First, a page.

Strong songs with few words
There is one school of thought that in writing, less is more - the better the person wielding the pen can pack their thoughts, intentions and message into fewer and less words and lines, the better it is.
However, there are those who take the sparing approach to lyrics to a new level, whether generally or in a specific song (Burning Spear's Recall Some Great Men and Mi Gi Dem fall into the latter category, while, As It Is, is among those in which he uses words more liberally.) And, whether it is a remix or the song in its originally recorded form, there are a few tracks that utilise a word or two to very good effect.
Stranger (later Strange Jah) Cole's Bangarang, has one line, literally, "Moma no want no bangarang", in the 1967 release Bangarang. In a previous interview with The Sunday Gleaner, Cole outlined the genesis of one of the very earliest reggae songs.
Cole was living in Denham Town and he went to Treasure Isle on Bond Street, downtown Kingston, without being specifically asked to go there for a recording session. When he got there, he was told that producer Bunny 'Striker' Lee was running a session upstairs, and he naturally went up.
Lee was happy to see Cole, saying, "Pro, you are the right man I am looking for. I have a song called Bongo Chant. I want to do it Jamaican style with Lester Sterling". "He played it for me with his mouth," Cole said, humming the melody for The Sunday Gleaner, much slower than the hit Jamaican version. As Lee finished humming, Cole picked up on the melody and sang the line, "Moma no want no bangarang".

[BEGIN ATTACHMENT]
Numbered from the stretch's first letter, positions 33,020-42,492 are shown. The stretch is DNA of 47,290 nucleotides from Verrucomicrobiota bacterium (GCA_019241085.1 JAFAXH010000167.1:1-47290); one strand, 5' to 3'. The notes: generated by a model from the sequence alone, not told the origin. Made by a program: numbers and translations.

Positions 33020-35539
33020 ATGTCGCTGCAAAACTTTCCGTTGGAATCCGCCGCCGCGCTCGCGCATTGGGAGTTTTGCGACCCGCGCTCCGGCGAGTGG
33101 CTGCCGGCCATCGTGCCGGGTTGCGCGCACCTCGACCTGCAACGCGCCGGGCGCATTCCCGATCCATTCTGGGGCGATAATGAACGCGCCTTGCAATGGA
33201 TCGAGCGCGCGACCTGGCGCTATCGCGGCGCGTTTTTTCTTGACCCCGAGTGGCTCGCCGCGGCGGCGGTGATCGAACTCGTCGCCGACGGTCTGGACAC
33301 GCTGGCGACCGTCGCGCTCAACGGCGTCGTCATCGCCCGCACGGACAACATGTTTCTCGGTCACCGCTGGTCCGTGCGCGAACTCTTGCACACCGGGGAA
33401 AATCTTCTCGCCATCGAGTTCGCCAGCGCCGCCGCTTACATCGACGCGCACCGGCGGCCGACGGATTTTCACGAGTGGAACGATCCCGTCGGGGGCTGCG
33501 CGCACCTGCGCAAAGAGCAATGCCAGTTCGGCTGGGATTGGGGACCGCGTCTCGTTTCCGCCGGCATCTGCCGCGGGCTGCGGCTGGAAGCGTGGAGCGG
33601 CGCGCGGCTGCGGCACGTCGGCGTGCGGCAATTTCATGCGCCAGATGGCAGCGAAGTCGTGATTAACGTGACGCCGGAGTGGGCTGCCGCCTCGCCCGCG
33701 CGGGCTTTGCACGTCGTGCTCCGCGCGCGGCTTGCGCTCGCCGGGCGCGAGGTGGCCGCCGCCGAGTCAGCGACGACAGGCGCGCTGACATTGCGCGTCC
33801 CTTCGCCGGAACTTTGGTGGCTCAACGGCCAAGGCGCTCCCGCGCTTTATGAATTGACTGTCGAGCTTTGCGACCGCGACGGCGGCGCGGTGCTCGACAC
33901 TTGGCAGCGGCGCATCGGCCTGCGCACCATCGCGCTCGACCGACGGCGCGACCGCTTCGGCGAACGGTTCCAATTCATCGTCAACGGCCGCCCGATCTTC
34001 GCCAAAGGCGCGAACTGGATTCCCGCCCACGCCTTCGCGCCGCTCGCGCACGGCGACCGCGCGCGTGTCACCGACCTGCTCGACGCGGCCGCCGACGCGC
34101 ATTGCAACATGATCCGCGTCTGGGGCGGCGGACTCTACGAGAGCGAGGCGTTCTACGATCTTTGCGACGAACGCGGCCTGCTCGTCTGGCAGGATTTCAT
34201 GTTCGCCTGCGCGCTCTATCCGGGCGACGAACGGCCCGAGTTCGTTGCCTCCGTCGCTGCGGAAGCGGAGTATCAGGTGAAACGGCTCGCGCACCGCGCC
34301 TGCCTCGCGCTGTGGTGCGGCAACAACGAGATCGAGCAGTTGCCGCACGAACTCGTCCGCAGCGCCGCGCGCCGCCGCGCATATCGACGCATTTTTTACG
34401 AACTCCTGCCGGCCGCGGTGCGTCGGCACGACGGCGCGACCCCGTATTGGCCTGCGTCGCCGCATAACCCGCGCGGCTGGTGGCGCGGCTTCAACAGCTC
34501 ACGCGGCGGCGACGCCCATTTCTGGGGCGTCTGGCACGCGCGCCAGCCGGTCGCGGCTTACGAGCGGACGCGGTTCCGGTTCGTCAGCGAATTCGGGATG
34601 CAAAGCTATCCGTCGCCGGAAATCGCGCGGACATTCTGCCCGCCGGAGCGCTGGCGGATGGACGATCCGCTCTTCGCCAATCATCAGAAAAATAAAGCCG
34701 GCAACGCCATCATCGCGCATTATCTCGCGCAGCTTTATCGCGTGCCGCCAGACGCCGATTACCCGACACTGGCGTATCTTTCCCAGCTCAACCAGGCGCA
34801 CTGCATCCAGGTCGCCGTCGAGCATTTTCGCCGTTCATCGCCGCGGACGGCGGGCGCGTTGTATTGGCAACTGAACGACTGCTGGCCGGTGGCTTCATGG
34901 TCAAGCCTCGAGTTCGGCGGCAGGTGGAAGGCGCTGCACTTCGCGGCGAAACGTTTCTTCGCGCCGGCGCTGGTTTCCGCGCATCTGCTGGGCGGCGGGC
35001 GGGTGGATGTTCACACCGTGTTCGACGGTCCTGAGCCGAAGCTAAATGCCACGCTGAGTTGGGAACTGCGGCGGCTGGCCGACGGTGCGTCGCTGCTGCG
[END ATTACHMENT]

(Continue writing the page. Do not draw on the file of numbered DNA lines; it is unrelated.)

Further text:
And they went into the studio to record.
Explaining the line's meaning, he said, "'Bangarang' means problems, so to break it down, it is 'mother no want no problems'." He points out that many people sing "woman no want no bangarang", but he actually said Moma. "The reason is she don't want the children to give her any problem," Cole said.
Deejay Mr Lexx (or Lexxus, or Lexx) uses more than one line in Full Hundred, recorded close to the turn of the century, but he repeats the title words so often that the other words become peripheral. As he says, "Have a new style whe dem call it, full hundred ... fi di whole 2,000 we a gi dem full hundred."
There are two remixes which rely on a few words from popular songs, which made particularly strong impressions on the listening public and have gone on to become more than novelties. One has Super Cat repeating Wild Apache and then Jamaica on the rhythm to Mud Up (as well as Chakademus' Young Gal Business and Little Harry's Annorexol Body). When it came out, it set radio and dancehall on fire - this at a time in the mid-to late 1980s when double turntable wizardry was creeping into dancehall.
The other few words remixed to take the place by storm were released the following decade and, like the Super Cat track, continue to be a retro favourite, It has Bounty Killer repeating, "dem leave de worl inna suspense" and is guaranteed to have the party in a tizzy.